* Greek aid tranche delayed again, Eurogroup meets Monday
* Germany sells 3.25 billion euros of bonds
* Demand for safe-haven assets remains strong
By Kirsten Donovan and Marius Zaharia
LONDON, Nov 21 German Bunds slipped on Wednesday
as euro zone leaders soothed concerns about the failure so far
of Greece's international lenders to reach a deal needed to
release more aid to Athens.
Euro zone finance ministers, the International Monetary Fund
and the European Central Bank will meet again next Monday to try
to work out how to get Greece's debt down to a sustainable
The lack of consensus leaves the market no choice but to
price in the possibility that Greece may receive no further help
and slide into an uncontrolled default that could pitch it out
of the currency union.
But markets took some comfort from German Chancellor Angela
Merkel saying she saw a chance for a deal on Monday and that
lower interest rates and an expanded European Financial
Stability Fund could fill Greece's funding gap.
France said a deal was "a whisker away" and
Eurogroup Chairman Jean-Claude Juncker attributed the delay to
"The market has concluded it's just a matter of time before
Greece gets its funding," said Nick Stamenkovic, rate strategist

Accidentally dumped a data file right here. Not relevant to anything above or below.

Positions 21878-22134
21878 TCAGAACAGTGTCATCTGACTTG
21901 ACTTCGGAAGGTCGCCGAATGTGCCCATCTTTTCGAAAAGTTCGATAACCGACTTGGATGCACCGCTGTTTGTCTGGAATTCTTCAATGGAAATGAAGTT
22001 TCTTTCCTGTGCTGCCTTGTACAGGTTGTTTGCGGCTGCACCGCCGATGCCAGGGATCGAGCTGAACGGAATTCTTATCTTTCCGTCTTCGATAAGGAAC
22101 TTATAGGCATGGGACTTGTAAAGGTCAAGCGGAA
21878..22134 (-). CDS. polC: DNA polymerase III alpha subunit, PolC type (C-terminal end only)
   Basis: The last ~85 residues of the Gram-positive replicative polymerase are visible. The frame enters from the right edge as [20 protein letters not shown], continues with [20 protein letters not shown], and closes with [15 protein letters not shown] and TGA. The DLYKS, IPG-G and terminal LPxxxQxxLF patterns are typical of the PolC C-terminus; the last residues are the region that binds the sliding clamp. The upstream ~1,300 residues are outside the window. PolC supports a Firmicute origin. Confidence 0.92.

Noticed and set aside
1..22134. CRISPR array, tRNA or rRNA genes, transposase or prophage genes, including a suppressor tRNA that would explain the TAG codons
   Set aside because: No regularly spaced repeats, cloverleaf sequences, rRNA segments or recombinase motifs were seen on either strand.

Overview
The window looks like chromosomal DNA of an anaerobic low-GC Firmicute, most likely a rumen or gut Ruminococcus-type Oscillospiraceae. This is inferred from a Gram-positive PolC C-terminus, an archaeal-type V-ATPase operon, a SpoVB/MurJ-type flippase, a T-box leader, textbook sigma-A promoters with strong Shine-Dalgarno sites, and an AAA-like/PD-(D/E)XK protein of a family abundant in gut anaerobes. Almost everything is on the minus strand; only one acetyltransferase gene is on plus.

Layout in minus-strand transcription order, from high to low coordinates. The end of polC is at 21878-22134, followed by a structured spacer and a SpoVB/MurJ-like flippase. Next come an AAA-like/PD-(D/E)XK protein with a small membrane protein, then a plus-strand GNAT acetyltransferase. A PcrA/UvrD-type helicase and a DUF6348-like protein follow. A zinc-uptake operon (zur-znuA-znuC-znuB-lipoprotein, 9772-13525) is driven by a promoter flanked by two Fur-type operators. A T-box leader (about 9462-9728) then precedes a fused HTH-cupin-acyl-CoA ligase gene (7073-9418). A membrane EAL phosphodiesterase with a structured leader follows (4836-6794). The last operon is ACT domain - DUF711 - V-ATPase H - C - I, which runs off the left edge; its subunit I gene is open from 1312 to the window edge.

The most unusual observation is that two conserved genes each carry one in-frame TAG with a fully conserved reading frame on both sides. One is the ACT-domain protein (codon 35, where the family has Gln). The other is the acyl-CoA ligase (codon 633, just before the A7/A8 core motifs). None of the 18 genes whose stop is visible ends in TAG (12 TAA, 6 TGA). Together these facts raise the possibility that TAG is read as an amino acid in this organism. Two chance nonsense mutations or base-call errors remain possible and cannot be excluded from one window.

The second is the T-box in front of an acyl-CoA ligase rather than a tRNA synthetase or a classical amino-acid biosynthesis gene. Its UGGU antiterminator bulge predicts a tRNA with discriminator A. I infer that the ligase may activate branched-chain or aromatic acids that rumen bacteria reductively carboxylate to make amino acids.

at RIA Capital Markets.
"There's a commitment amongst all EU members, the ECB and
the IMF to keep Greece intact within the single currency so
they'll find some way to meet any funding gaps."
Bund futures settled 21 ticks lower at 142.17,
having traded as high as 142.64 before Merkel's comments. On
Tuesday, bets that a deal would be reached pushed them 62 ticks
Cash 10-year Bund yields were 2 basis points
higher at 1.437 percent, in the middle of a roughly 50 basis
points trading range that has held for the past six months.
"There is general quietness ahead of Thanksgiving," a trader
said, adding that he expected that to last the rest of the week
with U.S. markets closed on Thursday.
UBS rate strategist Gianluca Ziglio said Bunds may lose
further ground once the Greek aid tranche is released, as
markets remove the "tail risk" from the price.
Greek debt markets, which are dominated by hedge funds that
are willing to take higher risks than other investors, rallied.
The 10-year Greek bond yield was 36 basis points
down on the day at 16.81 percent, falling for the ninth
Still, the lack of resolution on Greece as well as broader
euro zone debt problems ensured that an auction of 10-year
German government bonds drew solid demand despite low returns.
Spanish 10-year yields fell 13 basis points on
the day to 5.73 percent, with traders citing buying from
domestic investors before Thursday's auction of three-, five-
and nine-year bonds.
"I wouldn't be surprised - we've seen that happening - if
there was some sort of moral suasion on Spanish banks to buy the
paper ahead of auctions to make dealers short and buy the paper
at the auction to cover themselves," Ziglio said.
"It basically creates additional demand that otherwise
wouldn't be there."